Japan’s emissions have soared since Fukushima nuclear disaster

Fossil fuels have rushed in to fill the gap left by nuclear

An aerial view shows the quake-damaged Fukushima nuclear power plant Photograph: AFP/Getty Images

Japan was once at the front in the fight against climate change. When the climate debate began heating up in the 1990s, the country was one of the lowest emitters on the planet of greenhouse gases per unit of GDP. The nation's old capital lent its name to the Kyoto Protocol, the first international treaty on emissions cuts. Tokyo has created Asia's first mandatory scheme for cutting emissions.

But Japan is falling behind and, in the words of the left-liberal Asahi newspaper, now seems "remarkably unenthusiastic" about the climate issue. The government's latest pledge to cut emissions by 26 per cent (below 2013 levels) by 2030 is well below Europe's 40 per cent target. Pushing the baseline for the cuts back to 1990, the standard year, would make the cut equivalent to just 18 per cent.

Climate Change Tracker, a nonprofit think tank, condemned that target as “inadequate”. “If all countries adopted this level of ambition, global warming would likely exceed 3-4 degrees in the 21st century,” it predicted. Far from setting a course to a low-carbon future, it added, Japan’s energy strategy, developed in conjunction with this target, increasingly depends on coal-fired power plants.

The obvious culprit for this recent turn to coal is the Fukushima nuclear disaster. The 2011 triple meltdown shattered public trust in Japan's energy strategy, forced the shutdown of Japan's entire fleet of 48 reactors and effectively terminated a plan to supply half the country's electricity with nuclear power. The existing reactors, which generated about a third of Japan's electricity needs, were key to the government's clean-energy commitments.


Fossil fuels have rushed in to fill the gap left by nuclear. Since 2012, partly driven by government incentives encouraging utilities to produce cheaper electricity, Japan has created plans for 48 new coal plants. According to the Kiko Network, a climate-focused nonprofit organisation, these plant blueprints increase at a rate of two per month.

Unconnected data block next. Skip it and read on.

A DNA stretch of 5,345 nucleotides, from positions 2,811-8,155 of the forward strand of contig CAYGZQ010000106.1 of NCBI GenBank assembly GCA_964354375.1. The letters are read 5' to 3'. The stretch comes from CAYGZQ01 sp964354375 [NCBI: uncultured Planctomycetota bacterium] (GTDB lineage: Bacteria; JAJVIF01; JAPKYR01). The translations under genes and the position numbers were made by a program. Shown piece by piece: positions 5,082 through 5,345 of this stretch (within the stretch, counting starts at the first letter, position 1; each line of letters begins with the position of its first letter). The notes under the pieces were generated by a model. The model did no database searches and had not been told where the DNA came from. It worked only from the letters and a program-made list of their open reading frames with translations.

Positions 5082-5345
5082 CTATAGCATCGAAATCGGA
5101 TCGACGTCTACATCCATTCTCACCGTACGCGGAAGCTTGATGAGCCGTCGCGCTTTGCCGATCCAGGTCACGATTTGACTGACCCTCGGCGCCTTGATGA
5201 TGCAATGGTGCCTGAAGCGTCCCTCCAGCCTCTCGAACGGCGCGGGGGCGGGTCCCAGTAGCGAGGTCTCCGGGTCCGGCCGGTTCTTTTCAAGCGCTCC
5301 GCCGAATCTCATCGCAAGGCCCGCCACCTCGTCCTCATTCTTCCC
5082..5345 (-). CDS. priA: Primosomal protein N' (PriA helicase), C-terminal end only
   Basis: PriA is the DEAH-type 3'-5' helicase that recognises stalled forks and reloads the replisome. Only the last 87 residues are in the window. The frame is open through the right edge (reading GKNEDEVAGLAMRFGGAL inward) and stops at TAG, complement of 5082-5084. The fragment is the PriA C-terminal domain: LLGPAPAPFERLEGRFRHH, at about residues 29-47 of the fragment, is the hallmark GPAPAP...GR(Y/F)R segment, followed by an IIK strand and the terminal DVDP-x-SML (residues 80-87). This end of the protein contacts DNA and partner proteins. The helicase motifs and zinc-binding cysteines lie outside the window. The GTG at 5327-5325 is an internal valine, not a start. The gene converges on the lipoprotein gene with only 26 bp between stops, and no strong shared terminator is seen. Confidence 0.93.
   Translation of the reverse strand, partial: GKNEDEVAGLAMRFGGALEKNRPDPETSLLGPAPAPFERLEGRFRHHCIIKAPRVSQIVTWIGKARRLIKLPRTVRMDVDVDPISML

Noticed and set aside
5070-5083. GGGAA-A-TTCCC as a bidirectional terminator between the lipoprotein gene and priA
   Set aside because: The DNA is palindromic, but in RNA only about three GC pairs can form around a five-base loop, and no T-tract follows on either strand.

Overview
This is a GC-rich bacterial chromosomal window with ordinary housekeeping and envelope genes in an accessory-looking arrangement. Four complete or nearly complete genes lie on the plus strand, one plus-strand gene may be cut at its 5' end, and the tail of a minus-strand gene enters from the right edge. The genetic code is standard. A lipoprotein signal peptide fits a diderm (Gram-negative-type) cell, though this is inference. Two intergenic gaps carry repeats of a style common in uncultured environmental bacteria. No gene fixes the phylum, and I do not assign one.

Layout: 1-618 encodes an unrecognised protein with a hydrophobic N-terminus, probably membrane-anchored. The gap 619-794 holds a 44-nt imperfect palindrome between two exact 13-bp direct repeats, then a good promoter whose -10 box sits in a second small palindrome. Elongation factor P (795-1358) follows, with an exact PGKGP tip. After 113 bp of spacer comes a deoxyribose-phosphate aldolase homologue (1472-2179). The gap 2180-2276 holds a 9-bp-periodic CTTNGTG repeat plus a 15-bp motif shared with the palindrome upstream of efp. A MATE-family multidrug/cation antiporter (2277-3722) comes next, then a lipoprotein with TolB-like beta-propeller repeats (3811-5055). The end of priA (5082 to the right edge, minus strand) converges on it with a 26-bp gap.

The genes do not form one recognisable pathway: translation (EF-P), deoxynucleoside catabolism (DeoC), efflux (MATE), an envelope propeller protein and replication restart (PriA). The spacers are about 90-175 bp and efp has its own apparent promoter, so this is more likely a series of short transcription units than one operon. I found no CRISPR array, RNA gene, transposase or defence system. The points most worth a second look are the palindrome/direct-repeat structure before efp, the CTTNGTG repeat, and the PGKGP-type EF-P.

Not surprisingly, Japan’s emissions have soared, hitting the second highest on record in the 2014 year (the highest was in 2007). The nation’s output of carbon dioxide last year was up 10.8 per cent from 1990, according to government figures. Japan, the world’s third-largest economy, is its fifth-largest greenhouse gas emitter.

The government has used this grim development as one more reason to fire up the country’s idling reactors. The latest official energy plan, published this year, says 20-22 per cent of the nation’s electricity should come from nuclear power. The strategy has been widely criticised: the reactor fleet is ageing and experts are sceptical of their safety in a country menaced by earthquakes, volcanoes and tsunamis.

Japan could have used the 2011 disaster to push renewables, and to some extent it has. A feed-in tariff, introduced by a left-leaning government in 2012, guaranteed high rates to producers of renewable energy. The tariff triggered 1.2 million applications, mostly for solar-power installations. If all these projects went ahead, Japan could leave most of its nuclear stations switched off, say energy specialists.

But the conservative government of prime minister Shinzo Abe, which came to power in 2012, has been less accommodating to renewables. It has cut subsidies to producers and relaxed obligations on utilities to buy clean power. The utilities, meanwhile, say they are overwhelmed by the flood of small producers and have refused to accept new applications to the grid until it has settled concerns about the reliability of supply.

Germany also offered small producers guaranteed prices for 20 years, and priority access to the grid, but with different results. Clean energy is now more than a quarter of Germany's power consumption.

Japan’s plans are more modest: to increase renewables’ share of electricity output to 20 per cent by 2030. And even that requires nuclear power (after Fukushima, Germany opted to scrap its remaining reactors by 2022).

Guaranteed tariffs

Japan could have learned from Germany’s mistakes by being less generous with its guaranteed tariffs for renewables producers and by ensuring the transmission grid was modernised to prepare for their arrival. Experts such as Tom O’Sullivan, an Irish energy consultant based in Tokyo, says the ministry should have created a separate grid operator, independent of the big power utilities, which currently have little incentive to let independents on to the system.

The bottom line, says Mutsuyoshi Nishimura, Japan’s former chief climate negotiator, is that Mr Abe’s government is determined to maintain nuclear in the nation’s energy mix “at all costs”.

Meanwhile, he adds, Japan Inc is working in tandem with the government to contain the rise of renewables, because it fears their quick ascendancy will “dwarf and eventually void the pro-nuclear position”.

This is the unappealing mix Tokyo takes to the UN Framework Convention on Climate Change in Paris at the end of this year. Japan, the country that helped create the forerunner to Paris in Kyoto 18 years ago, is losing the chance to put itself back at the forefront of the fight to stop the planet from cooking.

David McNeill reports for The Irish Times from Japan